Despite the worldwide grounding, Boeing; the US plane manufacturer said it “continues to have confidence in the safety of the 737 Max”. After consultation with the FAA and the National Transportation Safety Board, it decided to ground the flights “out of an abundance of caution and in order to reassure the flying public of the aircraft’s safety”. Dennis Muilenburg, president, chief executive and chairman of Boeing, also said: “We are doing everything we can to understand the cause of the accidents in partnership with the investigators, deploy safety enhancements and help ensure this does not happen again.”
How does the grounding affect Boeing?
After Ethiopian airline crashed, Boeing stock prices fell to more than 5% on Monday. An aviation expert said the US plane manufacturer is unlikely to see any “material impact” on the long term sales of 737 Max 8.
Apart from the fall in stock prices, some airlines are demanding compensation from Boeing. On March 13, Norwegian Air publicly asked Boeing to compensate the cost incurred from the groundings of the Boeing 737 Max. The CEO of the airline said “it is quite obvious we will not take the cost related to the new aircraft that we have to park temporarily, we will send this bill to those who produced this aircraft”. A senior official from Spice Jet, India said “We will seek compensation from Boeing for the grounding of the aircraft. We will also seek recompense for revenue loss and any kind of maintenance or technical overhaul that the aircraft will have to undergo. This is part of the contract, which we signed with Boeing for all the 737 MAX aircraft”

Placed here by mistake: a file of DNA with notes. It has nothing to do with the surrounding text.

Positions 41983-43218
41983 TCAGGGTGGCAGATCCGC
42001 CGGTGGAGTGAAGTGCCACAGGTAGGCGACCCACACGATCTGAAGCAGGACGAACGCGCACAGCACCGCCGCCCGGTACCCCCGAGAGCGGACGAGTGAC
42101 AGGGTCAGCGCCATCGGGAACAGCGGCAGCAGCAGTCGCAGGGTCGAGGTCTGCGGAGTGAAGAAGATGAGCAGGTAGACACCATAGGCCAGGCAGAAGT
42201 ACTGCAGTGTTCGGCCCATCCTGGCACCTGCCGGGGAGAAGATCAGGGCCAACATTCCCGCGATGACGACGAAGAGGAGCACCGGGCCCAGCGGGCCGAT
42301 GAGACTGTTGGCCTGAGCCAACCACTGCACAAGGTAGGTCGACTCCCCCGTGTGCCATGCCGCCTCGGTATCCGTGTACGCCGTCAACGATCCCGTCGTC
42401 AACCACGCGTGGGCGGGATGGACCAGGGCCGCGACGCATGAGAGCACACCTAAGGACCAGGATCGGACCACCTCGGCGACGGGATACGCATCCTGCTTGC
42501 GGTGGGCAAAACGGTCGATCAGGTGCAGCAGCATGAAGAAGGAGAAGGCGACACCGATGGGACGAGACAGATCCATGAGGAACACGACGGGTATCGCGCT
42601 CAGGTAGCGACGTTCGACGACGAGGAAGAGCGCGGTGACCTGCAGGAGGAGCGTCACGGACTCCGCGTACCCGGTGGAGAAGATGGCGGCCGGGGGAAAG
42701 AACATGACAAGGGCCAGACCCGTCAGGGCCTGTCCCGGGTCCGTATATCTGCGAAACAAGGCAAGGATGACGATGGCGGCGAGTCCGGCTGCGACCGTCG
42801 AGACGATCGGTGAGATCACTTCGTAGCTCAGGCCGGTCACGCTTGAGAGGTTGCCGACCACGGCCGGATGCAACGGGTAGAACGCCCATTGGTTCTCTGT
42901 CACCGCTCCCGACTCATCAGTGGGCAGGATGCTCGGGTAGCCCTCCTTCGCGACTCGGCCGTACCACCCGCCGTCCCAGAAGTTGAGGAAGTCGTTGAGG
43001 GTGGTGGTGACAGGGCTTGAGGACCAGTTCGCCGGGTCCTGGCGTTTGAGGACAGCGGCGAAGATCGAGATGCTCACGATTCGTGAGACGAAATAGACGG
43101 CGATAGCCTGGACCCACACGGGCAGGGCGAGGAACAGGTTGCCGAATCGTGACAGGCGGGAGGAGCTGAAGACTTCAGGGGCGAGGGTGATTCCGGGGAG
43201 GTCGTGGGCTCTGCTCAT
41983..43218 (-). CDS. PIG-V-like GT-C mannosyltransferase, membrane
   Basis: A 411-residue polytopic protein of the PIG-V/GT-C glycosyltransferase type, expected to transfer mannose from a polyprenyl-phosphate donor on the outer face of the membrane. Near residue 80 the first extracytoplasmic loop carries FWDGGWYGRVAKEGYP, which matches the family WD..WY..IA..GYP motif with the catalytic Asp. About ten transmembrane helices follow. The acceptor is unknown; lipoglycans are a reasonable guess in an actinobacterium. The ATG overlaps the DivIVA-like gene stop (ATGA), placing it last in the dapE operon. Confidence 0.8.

Apart from demanding compensation from the Boeing, other airlines are cancelling orders, which will put a big hole in the company’s finances. On 14 March, Garuda Indonesia announced the cancellation of 49 orders for Boeing 737 Max 8, mentioning concern for the safety of their passengers. Also, Lion Air intends to drop $22 billion order with Boeing in favour of Airbus aircrafts. Boeing has suspended deliveries of the model but continues production. Analyst say each month of grounding could cost the company $1.8 billion.
The good news for Boeing
All is not lost for Boeing as despite the grounding, some operators like Flydubai which has 11 Boeing 737 Max 8 aircrafts in operation said it remained confident of the safety of the aircraft. In a media statement, a Flydubai spokesman said they are monitoring the situation and continue to be in touch with Boeing, and remain confident in the airworthiness of their fleet, as the safety of passengers and crew is their first priority.
Despite the short-term drop in the company’s stock prices, Saj Ahmed, chief analyst at StrategicAero Research, said Boeing is unlikely to face any long-term impact on the sales of the Boeing 737 Max model. He also said “some airlines have voluntarily stood down their MAX fleets, that doesn’t signify fault – it signifies prudence and wanting to better understand what’s happened and if immediate corrective measures are needed to further enhance the robustness and safety of the 737 MAX.” he also added that many airlines around the world are flying the Max family without any problems.
While waiting for the findings from the black boxes recovered from the crash site Boeing maintains that their aircrafts are safe to fly.
Article from AFRIC editorial.
Credit image/google images/Boeing 737 Max 8.